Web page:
Broncos Kitchen

God’s Kitchen joins Broncos Kitchen serving WMU students for Thanksgiving.

Ari, a student at Portage Northern High School, loves the bacon wrapped water chestnuts her grandma makes every Thanksgiving. However this year, it will be just her immediate family celebrating due to COVID-19, and she will not be seeing one of her favorite dishes from her grandma.

Ari and her mother are just two of the many people in the Kalamazoo area who showed up to the Wesley Foundation on WMU’s campus for Broncos Kitchen’s free Thanksgiving dinner, hosted in conjunction with its parent charity: God’s Kitchen.

God’s Kitchen is a soup kitchen located in Battle Creek which was founded in 2010 by pastor William Stein when he realized there was no soup kitchen that served five nights a week and that homeless encampments required you to stay there to eat.

In 2017, Stein began serving in Kalamazoo after conducting research on if there was a need for the charity in the area.

“Sadly, I was informed by census data that 74% of the citizens that live in the Douglas Community lived in poverty,” Stein said. “I was livid when I read that statistic. So, my organization decided that we would establish ourselves in the heart of that neighborhood.”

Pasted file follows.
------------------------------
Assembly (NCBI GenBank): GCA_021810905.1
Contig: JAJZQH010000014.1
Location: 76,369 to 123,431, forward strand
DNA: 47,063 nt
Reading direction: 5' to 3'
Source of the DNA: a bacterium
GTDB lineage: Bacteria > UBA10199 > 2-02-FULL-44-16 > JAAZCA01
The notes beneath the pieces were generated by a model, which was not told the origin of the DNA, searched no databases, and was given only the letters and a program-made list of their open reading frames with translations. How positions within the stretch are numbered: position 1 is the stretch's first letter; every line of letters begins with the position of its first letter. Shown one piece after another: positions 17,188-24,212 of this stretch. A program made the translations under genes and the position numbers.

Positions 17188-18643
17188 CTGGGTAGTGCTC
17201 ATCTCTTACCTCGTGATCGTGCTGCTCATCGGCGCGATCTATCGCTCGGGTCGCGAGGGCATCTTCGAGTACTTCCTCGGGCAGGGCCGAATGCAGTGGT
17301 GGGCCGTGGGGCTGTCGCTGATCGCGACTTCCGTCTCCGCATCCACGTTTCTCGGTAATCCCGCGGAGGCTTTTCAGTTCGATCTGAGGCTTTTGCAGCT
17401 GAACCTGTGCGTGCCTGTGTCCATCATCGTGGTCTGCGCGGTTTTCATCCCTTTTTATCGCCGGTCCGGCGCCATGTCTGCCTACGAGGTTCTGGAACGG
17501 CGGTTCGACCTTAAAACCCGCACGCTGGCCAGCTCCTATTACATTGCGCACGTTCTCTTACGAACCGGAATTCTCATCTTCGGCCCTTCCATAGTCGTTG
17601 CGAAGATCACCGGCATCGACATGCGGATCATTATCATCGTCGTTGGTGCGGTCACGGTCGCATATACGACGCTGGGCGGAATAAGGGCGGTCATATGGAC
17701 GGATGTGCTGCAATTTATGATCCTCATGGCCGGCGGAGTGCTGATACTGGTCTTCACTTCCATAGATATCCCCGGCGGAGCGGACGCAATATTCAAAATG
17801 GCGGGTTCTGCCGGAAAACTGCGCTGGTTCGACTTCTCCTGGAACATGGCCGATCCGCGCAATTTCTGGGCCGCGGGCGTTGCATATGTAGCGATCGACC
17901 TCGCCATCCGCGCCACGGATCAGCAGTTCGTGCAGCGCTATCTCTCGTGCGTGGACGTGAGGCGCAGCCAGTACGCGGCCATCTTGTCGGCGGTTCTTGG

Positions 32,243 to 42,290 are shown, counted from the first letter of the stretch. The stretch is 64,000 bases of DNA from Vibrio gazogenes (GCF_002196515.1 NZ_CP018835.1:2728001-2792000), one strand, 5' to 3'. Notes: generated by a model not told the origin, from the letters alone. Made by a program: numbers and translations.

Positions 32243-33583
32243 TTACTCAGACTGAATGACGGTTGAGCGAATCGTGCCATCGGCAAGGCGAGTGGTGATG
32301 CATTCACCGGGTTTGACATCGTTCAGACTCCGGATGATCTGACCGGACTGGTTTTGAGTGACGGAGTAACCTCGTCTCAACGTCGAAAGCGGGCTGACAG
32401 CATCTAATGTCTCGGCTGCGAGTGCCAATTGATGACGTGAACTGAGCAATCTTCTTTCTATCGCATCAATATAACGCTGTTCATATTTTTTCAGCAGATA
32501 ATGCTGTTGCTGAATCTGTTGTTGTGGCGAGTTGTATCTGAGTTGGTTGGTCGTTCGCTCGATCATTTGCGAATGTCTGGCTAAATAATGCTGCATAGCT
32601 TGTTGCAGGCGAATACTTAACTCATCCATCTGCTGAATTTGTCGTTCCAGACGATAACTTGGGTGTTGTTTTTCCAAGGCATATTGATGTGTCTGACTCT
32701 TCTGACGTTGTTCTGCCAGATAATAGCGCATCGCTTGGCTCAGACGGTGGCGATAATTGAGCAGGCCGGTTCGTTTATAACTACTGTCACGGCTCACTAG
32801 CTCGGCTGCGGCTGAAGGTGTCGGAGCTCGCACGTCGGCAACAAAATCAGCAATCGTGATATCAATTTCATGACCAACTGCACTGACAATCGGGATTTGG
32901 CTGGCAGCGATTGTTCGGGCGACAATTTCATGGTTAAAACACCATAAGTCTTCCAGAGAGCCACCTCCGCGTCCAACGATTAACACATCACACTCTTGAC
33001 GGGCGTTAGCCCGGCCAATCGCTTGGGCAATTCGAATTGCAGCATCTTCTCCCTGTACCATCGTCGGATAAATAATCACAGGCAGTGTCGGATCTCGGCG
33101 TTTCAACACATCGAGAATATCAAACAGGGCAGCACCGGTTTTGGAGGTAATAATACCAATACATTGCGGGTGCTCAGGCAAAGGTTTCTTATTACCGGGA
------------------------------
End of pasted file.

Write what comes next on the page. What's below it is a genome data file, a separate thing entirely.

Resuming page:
Nov. 15, God’s Kitchen had met the deadline to receive donations for their annual Thanksgiving dinner and did not reach their goal. Due to a lack of funds, they thought they would have to cancel the 10th annual Thanksgiving dinner.

However, after word broke about the lack of funds, the charity received an influx of donations from all-around the community, as well as help from Meijer.

So, Wednesday 5 to 6 p.m., Stein joined the parent charity God’s Kitchen and the student aimed charity Broncos Kitchen to serve a free Thanksgiving dinner for both students and the general public, with students being made first priority.

With the help of donations from the community and the many WMU student volunteers, Stein was able to cook enough food for 300 people and serve food insecure students, international students, low income families and others.

The meal included turkey or tofurkey, potatoes, green beans, corn, dessert and more. Along with all of the food, they also provided a bottle of water and utensils.

Stein did most of the cooking and prepping of the food at Wesley Foundation, but still sent some food back to the Douglas Community to serve there and to be delivered to two different local homeless encampments.

“I love this ministry,” Stein said. “I am blessed to meet new souls from all socioeconomic backgrounds on a daily basis. It motivates me to get my behind out of bed because I know that when these folks lay their heads down at night that they have a hearty, nutritious meal in their bellies.”

For more information on God’s Kitchen, visit

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